Court Rules Citizen Panel Senate Map Criticized by GOP Can Stand for 2012; Read the Full Decision
10:55 a.m. The California Supreme Court has ruled that the State Senate maps drawn by the California Citizen’s Redistricting Commission can be used in the Nov. 2012 election. Read the full decision here; it’s also embedded below.
KQED Sacramento Bureau Chief John Myers reports on today’s decision:
Today’s ruling is a sound rejection of critics of the independent citizens panel’s political maps. After losing a bid late last year to have the state Senate districts thrown out on constitutional questions, today they lost their only other argument to block the maps for the 2012 elections.
The case stems from a small (and unpublicized) passage inside 2010′s Proposition 20, one that seems to trigger a temporary “stay” of the citizens panel maps in the event a ballot referendum is likely to qualify. And a GOP campaign committee has submitted enough signatures that, at this point, appear a referendum on the map will appear on the November ballot.
The question for the court appeared to be whether that GOP referendum was, in fact, “likely” to qualify. But in a lengthy ruling, the justices essentially said it didn’t matter. They write that even if the measure qualifies, the only legally acceptable map at this juncture (candidates begin filing for office in a matter of weeks) is the Senate map drawn by the Citizens Redistricting Commission. That map has been found legally acceptable in every other examination… and thus was a strong work product that the Courts saw no reason to overturn.
The political implications for Republicans are the ongoing story. After spending some $2 million to qualify the referendum, many believe that political process was carried out solely to try to force the commission’s map (which may result in fewer GOP state senators) to be blocked in court. Now that the courts are taking a pass, it’s unlikely the cash-poor GOP can raise enough money for a successful ballot measure campaign. And even if they are successful with the referendum come November, that would only mean new district lines drawn for 2014. For this year’s elections — where Democrats could conceivably capture a supermajority of the state Senate — the citizens commission map is now fully authorized to be used.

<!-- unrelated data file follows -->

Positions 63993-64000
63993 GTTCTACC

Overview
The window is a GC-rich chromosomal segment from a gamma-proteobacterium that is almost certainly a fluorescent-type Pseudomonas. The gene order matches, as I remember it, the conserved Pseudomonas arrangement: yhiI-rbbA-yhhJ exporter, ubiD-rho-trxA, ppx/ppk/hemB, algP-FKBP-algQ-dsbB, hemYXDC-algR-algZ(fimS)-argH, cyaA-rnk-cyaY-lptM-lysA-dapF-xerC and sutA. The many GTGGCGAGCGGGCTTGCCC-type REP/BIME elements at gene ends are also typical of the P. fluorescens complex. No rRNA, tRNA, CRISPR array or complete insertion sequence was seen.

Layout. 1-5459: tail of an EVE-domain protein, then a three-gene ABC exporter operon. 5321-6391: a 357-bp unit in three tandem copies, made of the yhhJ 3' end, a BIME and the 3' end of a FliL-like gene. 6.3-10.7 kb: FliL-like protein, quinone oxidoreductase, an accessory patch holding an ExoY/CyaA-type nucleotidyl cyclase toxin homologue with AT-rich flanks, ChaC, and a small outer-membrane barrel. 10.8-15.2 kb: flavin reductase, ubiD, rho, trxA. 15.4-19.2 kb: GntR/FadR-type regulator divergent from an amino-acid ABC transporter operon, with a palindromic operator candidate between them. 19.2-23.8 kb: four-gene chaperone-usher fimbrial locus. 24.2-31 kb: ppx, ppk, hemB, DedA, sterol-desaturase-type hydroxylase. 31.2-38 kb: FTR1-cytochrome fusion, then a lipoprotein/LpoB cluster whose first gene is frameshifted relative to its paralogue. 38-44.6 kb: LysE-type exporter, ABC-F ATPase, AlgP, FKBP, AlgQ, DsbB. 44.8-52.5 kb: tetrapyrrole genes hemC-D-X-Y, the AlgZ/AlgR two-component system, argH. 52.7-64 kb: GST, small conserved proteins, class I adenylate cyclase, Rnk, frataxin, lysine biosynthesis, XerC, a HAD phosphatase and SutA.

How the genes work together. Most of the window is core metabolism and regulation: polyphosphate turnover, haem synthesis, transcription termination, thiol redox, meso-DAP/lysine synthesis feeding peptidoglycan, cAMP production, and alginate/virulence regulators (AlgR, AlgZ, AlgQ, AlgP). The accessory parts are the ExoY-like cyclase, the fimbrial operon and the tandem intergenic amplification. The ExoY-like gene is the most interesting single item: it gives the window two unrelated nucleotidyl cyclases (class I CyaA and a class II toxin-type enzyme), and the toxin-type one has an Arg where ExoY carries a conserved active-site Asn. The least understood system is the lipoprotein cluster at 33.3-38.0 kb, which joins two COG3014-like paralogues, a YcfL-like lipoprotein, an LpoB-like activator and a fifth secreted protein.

John Myers is tweeting about the decision:
- CA Supreme Ct says CA Redistricting Commission can be used for 2012 Senate elections.
- CASupCt: if the CA Redistricting referendum qualifies, then the commmission’s Senate map will be used as “interim.”
- All 7 justices on CA SupCt concur in allowing CA Redistricting panel’s Senate map to be used for 2012. Clean sweep.
- So only way CA Redistricting commission’s Senate maps are nixed is if referendum qualifies for Nov & voters overturn.
- Justice Goodwin Liu writes, “The Commission map is superior to the proposed alternatives.”
- CA SupCt ruling seems 2 carefully say its approval of CA Redistricting commish’s Senate map for 2012 is one-time deal.
- If the referendum qualifies & voters overturn the CA Redistricting Senate maps, by law the Ct would then oversee new ones.
- CA Redistricting referendum campaign mgr slams decision, likens Chief Justice Cantil-Sakayue 2 recalled chief Rose Bird.
- GOP strategist Dave Gilliard: Chief Justice applied “flawed, politically-based precedent established by former Chief Justice Rose Bird.”
- Worth noting in GOP CA Redistricting campaign’s anger toward Chief Justice: 6 of 7 justices appointed by GOP guvs.
John Myers will be posting a report soon at Capital Notes.
Here’s the decision…